• Cycling around your local park
  • Doing a colourful or musical 5K/10K run or walk
  • Singing until you are out of breath
  • Walking over the wonderous London bridges
  • Blow bubbles!
  • Skydiving
  • Or just simply walking up the stairs!

The important thing is that you tweet your challenge every day including the term ‘#Breathtember’ to raise awareness of pulmonary fibrosis.  Add a photo if you like.  This September, we want as many people as possible to see the term ‘#Breathtember’.  To make the biggest impact, the aim is to get the term ‘#Breathtember’ to trend.

Follow us on Twitter for further details: @breathingmatter 

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Every Breath You Take

Breathing is an instinctive, vital and unconscious process and so it can be hard to believe that you could be doing it better, especially if you have a lung disease and suffer with breathlessness. But it is possible that, even with Interstitial Lung Disease / Idiopathic Pulmonary Fibrosis (ILD/IPF), you could be breathing better.

ILD/IPF causes scarring in the lungs and reduces the efficacy of breathing; the lungs become stiffer and less elastic, reducing their ability to expand. This eventually affects the transfer of gases in the airways, as the scarring hardens and thickens the airways, breathing becomes more difficult and breathlessness start to occur during activities of daily living. Cough is the other symptom often mentioned by patients. Yes, all of this is due to the disease process, but something can still be done to help you manage your symptoms better.

Eastern medicine has always focussed on breathing control, promoting it as an adjunct to treat poor health. Qi-gong, Tai-Chi and yoga all focus the mind on utilizing your breathing muscles (especially your diaphragm) to achieve a flow of movement and deep relaxation to restore the body’s balance. Western medicine is starting to take this holistic approach on board and one such complementary therapy is Buteyko. The Buteyko Breathing Technique (BBT) is an approach which considers your physical and mental condition within the context of your lifestyle, environment and diet. The focus is on anxiety, relaxed breathing, diet, stretches, stopping cough and breathlessness all of which have a role to play in ILD/IPF.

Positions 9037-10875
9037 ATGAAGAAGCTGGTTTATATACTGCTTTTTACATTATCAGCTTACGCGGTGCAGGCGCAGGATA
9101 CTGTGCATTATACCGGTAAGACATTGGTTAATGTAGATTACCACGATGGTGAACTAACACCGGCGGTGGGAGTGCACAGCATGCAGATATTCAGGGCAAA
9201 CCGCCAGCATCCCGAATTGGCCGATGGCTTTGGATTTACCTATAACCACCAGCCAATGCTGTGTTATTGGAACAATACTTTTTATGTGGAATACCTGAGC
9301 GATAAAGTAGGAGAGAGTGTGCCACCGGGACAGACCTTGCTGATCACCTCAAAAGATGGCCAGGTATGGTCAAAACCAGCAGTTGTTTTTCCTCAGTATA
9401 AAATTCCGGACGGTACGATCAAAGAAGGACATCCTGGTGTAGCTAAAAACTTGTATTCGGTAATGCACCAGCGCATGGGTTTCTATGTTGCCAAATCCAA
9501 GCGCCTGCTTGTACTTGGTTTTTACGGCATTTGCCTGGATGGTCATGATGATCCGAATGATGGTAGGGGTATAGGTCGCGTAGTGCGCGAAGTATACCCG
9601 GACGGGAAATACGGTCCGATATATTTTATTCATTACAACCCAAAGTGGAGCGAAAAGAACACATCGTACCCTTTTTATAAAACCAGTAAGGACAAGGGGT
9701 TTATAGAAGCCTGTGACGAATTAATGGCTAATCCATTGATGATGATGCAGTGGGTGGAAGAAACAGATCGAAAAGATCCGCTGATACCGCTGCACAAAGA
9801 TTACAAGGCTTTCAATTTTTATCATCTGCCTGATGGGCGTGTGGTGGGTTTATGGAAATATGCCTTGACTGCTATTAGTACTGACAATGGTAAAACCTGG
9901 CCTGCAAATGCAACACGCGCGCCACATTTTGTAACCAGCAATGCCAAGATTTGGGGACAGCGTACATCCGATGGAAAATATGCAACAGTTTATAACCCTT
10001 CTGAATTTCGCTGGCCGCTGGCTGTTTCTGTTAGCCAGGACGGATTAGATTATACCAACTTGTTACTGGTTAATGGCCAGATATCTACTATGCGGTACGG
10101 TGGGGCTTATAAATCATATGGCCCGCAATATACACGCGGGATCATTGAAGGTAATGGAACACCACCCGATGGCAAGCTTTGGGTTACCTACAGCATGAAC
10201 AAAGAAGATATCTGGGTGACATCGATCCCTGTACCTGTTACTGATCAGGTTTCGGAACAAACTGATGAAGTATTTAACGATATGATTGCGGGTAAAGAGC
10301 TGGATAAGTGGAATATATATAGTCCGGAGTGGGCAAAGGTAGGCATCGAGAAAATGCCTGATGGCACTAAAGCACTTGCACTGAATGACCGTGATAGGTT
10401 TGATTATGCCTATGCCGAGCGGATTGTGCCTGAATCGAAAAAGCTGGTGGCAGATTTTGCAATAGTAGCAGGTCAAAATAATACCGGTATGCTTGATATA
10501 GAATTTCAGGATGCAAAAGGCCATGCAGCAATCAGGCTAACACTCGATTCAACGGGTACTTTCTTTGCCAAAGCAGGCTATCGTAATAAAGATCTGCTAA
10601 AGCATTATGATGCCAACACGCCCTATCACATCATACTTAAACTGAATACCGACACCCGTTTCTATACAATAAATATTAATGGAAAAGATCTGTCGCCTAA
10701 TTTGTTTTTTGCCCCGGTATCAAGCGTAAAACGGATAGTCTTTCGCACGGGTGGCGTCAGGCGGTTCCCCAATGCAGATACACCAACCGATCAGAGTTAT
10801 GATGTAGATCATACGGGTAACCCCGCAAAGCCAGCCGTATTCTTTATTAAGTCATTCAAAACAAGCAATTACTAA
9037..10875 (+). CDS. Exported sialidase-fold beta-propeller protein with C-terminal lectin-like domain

The current evidence base is in asthma, showing quite strongly that it helps manage symptoms alongside pharmacological therapy and significantly improves quality of life for patients (British Thoracic Society /Scottish Intercollegiate Guidelines Network 2016, Global Initiative for Asthma 2016). It is not seen as a magic pill and it is not necessarily about being symptom free or drug free, but it’s a way of self-managing and feeling more in control of breathlessness and cough.

The BBT method comes from Konstantin Buteyko, who developed the theories as an intern in Moscow in the 40’s and 50’s. It showed dramatic results and the programme was rolled out amongst asthmatic children across Russia who were admitted to hospital. The technique spread to New Zealand, Australia and eventually came to the UK in the late 1990’s at The Hale Clinic in London. It was initially seen as a pseudoscience, with the reasons that Buteyko put forward for why the technique worked being disproven; however, current evidence has shown quite strongly that it works, and therefore it has been included in UK guidelines as mentioned above.

Figure 1 describes how the more anxious you become about being breathless, the more breathless you will become due to physiological responses occurring. BBT teaches you to control this as you keep your breathing even by switching on your parasympathetic nervous system and therefore turning off your fight or flight response.

 

 

Physiotherapy will assess how you are breathing during rest and during activity and review what things are like for you on a daily basis. Depending on your goal, a management plan will be written with you. The number of sessions required depends on your need, but it is usually around six, with treatment focussing on nose breathing, diaphragmatic control and control over cough. You will be required to do some work at home and it takes some commitment as you are trying to instil a new habit, but you should notice the difference within 1-2 weeks if you stick with it.